The Permic Language Branch
Population: Approx. 505,000
Concentration: Scattered throughout western Siberia, smaller groups are found as far west as the Kola Peninsula.
Religion: Russian Orthodox
Ethnic inheritance: European with Mongoloid influence.
The Komi language which is closely related to Udmurt, is made up of three major dialects, Zyryan has roughly 350,000 speakers which is the literary basis within the Komi Autonomous Republic, the dialect of the Komi-Permyak National District (Komi- Permyatsky Natsionalny Okrug) is Permyak where it serves as a literary language and is spoken by over 150,000 speakers, Finally Yazva, which has approximately 4,000 speakers, spoken east of the Komi-Permyak National District. Zyryan and Permyak are sometimes considered separate languages.
A written form of early Komi (called Old Permic) was used in religious manuscripts in the 1300s. Komi literature began to develop in the 19th century. The Komi were converted to Russian Orthodox during the 12th century. There traditional source of income is from agriculture, hunting and fishing, which varies in different regions. The Izhma Komi a more northern group, hunt reindeer as there main source of income and are also experienced and well known merchants.
Concentration: Largely in the area of the lower Kama River, 67% live in the Udmurt Autonomous Republic.
Religion: Russian Orthodox.
Ethnic inheritance: European with some Mongoloid features.
In ancient times the Udmurts lived on the territory of the Kirov region and Tatarstan. There religion was based on the idolization of phenomena in nature and they worshipped many gods. According to ethnography, anthropology, linguistics, and archeology the origin of the Udmurts is connected with autochtonous tribes of the Vyatsko-Kamaski region. There is evidence of some trading with India and Egypt during the first millennium BC. The Udmurts did not begin farming until the Bronze Age. Many of the Udmurts were forced convert to Christianity, to escape this many migrated further east and north. The Udmurts first appeared in Russian chronicles during the 14th century, they paid tribute to the Golden Horde, Kazan Khanate and Volzhskaya Bulgaria. Russians had begun to settle on there territory at the end of the 12th century. After the conquest of Vyatka during the late 1400s, the northern group of Udmurts came under Russian rule, then the southern group in 1552 after the fall of Kazan. Following this the first large Russian settlements began to appear on Udmurt territory. After 1740 the Russians began to Christinize the Udmurts on a larger scale, this led to the pure Udmurts settlements being founded and a Udmurt literary language was constructed. In 1756 the first private factory was founded in Udmurtia (the Bemyzhski copper melting works). In 1780 two Udmurt settlements gained city status (Glazov and Sarapul). After the mid 19th century industry and culture began to develop further. In 1899 the main railway perm-cotlas crossed Udmurtia, which contributed to further economic development. The Russian Revolution in 1917 led to the growth of the national consciousness which was supported by the Bolsheviks. This led to Udmurt Autonomy. Since 1934 Udmurt has been called the Udmurt Autonomous Soviet Socialist Republic. Following the dissolution of the USSR the UASSR was renamed the Republic of Udmurtia. In 1993 Udmurt introduced a flag. There emblem and anthem was validated in 1994.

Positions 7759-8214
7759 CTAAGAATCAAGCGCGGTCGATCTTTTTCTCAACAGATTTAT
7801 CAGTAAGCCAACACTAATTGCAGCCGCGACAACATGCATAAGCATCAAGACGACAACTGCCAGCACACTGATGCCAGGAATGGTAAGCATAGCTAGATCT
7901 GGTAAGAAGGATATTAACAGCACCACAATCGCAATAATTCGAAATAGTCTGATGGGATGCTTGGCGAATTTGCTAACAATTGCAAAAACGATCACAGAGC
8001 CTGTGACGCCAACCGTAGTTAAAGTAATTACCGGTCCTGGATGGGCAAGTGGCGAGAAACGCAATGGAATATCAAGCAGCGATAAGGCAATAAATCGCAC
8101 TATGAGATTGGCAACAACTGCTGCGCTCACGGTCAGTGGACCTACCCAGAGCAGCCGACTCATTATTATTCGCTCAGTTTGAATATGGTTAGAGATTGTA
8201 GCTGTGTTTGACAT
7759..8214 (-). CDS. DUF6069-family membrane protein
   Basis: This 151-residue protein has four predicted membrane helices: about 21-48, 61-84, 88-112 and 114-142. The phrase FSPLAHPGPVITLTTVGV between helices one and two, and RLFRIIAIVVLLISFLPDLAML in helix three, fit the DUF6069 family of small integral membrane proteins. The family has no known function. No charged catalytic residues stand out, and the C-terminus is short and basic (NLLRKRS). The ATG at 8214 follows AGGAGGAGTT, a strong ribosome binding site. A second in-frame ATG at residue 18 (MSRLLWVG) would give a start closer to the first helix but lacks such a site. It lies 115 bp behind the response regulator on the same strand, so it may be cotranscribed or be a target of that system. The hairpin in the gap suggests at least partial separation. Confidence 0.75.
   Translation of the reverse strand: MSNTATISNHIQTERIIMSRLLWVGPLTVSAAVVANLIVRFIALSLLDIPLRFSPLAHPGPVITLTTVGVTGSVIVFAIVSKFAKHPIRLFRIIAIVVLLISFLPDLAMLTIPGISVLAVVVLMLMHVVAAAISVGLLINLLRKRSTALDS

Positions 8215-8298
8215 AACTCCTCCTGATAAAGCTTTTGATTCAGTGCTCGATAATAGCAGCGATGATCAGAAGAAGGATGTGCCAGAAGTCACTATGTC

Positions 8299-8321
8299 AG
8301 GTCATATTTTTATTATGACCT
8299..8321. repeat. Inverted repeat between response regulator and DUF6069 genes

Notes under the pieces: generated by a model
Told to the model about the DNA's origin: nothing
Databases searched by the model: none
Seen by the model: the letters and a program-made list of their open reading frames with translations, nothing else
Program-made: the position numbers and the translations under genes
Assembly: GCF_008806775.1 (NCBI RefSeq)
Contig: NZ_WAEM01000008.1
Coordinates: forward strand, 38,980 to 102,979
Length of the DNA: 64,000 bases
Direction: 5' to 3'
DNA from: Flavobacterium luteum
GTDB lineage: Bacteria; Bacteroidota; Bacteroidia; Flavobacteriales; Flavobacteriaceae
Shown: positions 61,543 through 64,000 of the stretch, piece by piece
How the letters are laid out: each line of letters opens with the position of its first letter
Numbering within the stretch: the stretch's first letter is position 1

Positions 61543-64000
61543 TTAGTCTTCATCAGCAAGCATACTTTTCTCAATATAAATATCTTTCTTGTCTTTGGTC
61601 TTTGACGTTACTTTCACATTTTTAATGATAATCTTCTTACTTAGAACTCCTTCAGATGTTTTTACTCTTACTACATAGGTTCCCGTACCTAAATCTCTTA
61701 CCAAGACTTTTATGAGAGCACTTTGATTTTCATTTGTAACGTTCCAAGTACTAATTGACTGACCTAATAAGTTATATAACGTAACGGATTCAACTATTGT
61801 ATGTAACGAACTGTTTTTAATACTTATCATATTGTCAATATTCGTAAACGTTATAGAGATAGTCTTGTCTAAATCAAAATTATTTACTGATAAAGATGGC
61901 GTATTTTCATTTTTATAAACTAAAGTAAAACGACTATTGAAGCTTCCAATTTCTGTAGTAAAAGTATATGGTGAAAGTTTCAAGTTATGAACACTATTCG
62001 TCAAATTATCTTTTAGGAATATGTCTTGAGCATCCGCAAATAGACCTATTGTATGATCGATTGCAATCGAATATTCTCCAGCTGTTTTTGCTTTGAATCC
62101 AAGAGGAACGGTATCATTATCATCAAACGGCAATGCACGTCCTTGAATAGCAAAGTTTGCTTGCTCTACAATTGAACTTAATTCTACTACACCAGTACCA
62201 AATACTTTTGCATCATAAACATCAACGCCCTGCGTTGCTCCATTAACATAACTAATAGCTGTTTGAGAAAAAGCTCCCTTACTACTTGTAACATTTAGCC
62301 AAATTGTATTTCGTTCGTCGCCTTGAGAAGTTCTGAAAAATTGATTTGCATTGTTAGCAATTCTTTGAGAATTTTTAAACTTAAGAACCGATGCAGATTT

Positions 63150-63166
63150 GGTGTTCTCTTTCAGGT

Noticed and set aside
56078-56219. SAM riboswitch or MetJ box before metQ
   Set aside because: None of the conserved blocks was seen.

Today the language of Udmurt is studied around the world, its closest relative is Komi about as close as Russian and Polish. Roughly 500 words from Udmurt originate from the original Proto-Finno-Ugric languages.
The Udmurts are a hard working people who are famous for weaving and artistic wood processing. Songs are an important part of the Udmurt culture.